Jazz and Baseball: The Desegregation Connection

March 28th, 2014

 

“I think there are only three things that America will be known for 2,000 years from now when they study this civilization: the Constitution, jazz music and baseball. They’re the three most beautifully designed things this culture has ever produced.”

—Gerald Early, cultural critic

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Spring is upon us, and so is the start of the baseball season. As Gerald Early points out, there are great connections between jazz and baseball, prominent of which is the role that desegregation of each institution played in creating the political climate essential to the civil rights movement.

There are interesting similarities among two of the leading African American figures of the era who helped integrate their professions, not the least of which was the quality of their character.  To Branch Rickey, after thoroughly investigating the college-educated Jackie Robinson, he felt he was the right fit for baseball’s “noble [integration] experiment” because, according to Robinson, Rickey thought that he was a “great ballplayer and a fine gentleman” with “guts enough not to fight back.”  And to producer/talent scout John Hammond – who in 1935 urged a reluctant Benny Goodman to make the pianist Teddy Wilson part of his trio – Wilson was “the first young black musician I had come across who was the child of intellectuals” who “had the bearing, demeanor, and attitude toward life which would enable him to survive in a white society.”

Of course, character was important, but so was competence. In Robinson, Rickey found a baseball player who was also the country’s most versatile athlete – its best football player, a basketball shooting guard, a track star, and a golfer who, according to Robinson biographer Scott Simon, “could have potentially even been an inter-collegiate champion if so many courses hadn’t been segregated at that point.” In Wilson, Hammond “saw the only piano player I could conceive of with the same technical facility Benny had – and who thought and was cool in the same way.”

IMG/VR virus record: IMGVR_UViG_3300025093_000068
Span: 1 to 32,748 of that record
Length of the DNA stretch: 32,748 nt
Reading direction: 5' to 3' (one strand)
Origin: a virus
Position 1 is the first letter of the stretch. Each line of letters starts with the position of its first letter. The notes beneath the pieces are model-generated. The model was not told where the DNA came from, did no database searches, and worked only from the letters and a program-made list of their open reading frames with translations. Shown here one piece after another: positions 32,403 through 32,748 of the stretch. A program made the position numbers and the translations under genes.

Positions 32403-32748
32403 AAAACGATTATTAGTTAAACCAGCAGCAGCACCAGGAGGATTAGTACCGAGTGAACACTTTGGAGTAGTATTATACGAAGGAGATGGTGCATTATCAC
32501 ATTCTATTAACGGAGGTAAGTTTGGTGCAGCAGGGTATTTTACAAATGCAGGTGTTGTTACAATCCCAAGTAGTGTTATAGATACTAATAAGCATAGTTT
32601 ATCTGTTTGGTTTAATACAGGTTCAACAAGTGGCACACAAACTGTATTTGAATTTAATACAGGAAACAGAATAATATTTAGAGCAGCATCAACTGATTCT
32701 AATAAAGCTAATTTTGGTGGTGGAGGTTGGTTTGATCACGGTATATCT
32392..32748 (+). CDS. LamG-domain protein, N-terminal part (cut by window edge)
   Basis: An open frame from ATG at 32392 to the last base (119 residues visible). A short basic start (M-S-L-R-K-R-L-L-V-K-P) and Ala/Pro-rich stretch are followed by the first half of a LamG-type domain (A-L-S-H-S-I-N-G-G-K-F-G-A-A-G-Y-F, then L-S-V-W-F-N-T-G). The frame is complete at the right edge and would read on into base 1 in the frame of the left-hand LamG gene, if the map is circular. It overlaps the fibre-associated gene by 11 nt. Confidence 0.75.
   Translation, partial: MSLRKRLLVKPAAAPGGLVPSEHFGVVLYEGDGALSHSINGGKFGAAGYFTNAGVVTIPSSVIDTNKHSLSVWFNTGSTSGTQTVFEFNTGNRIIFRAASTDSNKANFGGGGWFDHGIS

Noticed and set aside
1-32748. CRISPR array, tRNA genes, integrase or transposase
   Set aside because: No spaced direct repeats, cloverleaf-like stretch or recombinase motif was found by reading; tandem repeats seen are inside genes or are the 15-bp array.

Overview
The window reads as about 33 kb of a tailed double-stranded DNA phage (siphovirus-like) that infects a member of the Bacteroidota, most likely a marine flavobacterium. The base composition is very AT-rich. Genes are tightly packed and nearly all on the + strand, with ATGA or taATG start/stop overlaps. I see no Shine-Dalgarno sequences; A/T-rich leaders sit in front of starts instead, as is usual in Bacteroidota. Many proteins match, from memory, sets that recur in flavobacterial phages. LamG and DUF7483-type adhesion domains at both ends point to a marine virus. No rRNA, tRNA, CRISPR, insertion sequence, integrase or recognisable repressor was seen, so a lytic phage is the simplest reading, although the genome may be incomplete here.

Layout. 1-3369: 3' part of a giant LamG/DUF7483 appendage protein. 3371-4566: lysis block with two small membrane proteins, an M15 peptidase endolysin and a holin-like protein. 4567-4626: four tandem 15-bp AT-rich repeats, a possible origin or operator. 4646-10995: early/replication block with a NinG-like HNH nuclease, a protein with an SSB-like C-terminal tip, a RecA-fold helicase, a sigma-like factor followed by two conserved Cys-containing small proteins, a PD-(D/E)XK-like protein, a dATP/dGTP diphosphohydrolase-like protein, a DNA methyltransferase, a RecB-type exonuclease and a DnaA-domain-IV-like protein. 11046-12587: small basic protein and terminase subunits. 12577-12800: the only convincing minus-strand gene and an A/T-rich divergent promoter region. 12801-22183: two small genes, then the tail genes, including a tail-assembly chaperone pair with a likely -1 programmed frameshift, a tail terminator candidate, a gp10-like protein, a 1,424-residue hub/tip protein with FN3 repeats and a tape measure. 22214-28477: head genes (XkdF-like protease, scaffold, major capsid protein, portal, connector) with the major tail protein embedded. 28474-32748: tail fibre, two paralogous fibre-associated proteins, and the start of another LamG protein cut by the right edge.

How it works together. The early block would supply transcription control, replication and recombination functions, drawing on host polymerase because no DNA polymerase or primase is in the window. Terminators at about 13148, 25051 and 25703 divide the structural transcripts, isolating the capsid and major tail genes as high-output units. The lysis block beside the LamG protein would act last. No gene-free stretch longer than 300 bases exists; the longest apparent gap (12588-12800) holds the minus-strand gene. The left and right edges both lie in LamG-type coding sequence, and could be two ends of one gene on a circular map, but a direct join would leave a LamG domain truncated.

A year after Wilson joined Goodman, Lionel Hampton was added, and the integration of jazz on the bandstand was well on its way, just as years later, Robinson’s success led to the likes of Larry Doby, Sam Jethroe, Monte Irvin, Willie Mays, and Satchel Paige joining him in the major leagues. While it is Robinson’s biography that people are most familiar with, it is important to remember that, along with World War II,  it was the integration of the bandstand — and eventually the entertainment culture — that helped set the stage for Rickey and  Robinson.  Let’s keep that in mind when the first pitch of the baseball season is thrown this weekend.

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Teddy Wilson Trio, with Jo Jones play “Honeysuckle Rose”

Read our interview with Jackie Robinson biographer Scott Simon

Read our interview with John Hammond biographer Dunstan Prial

 

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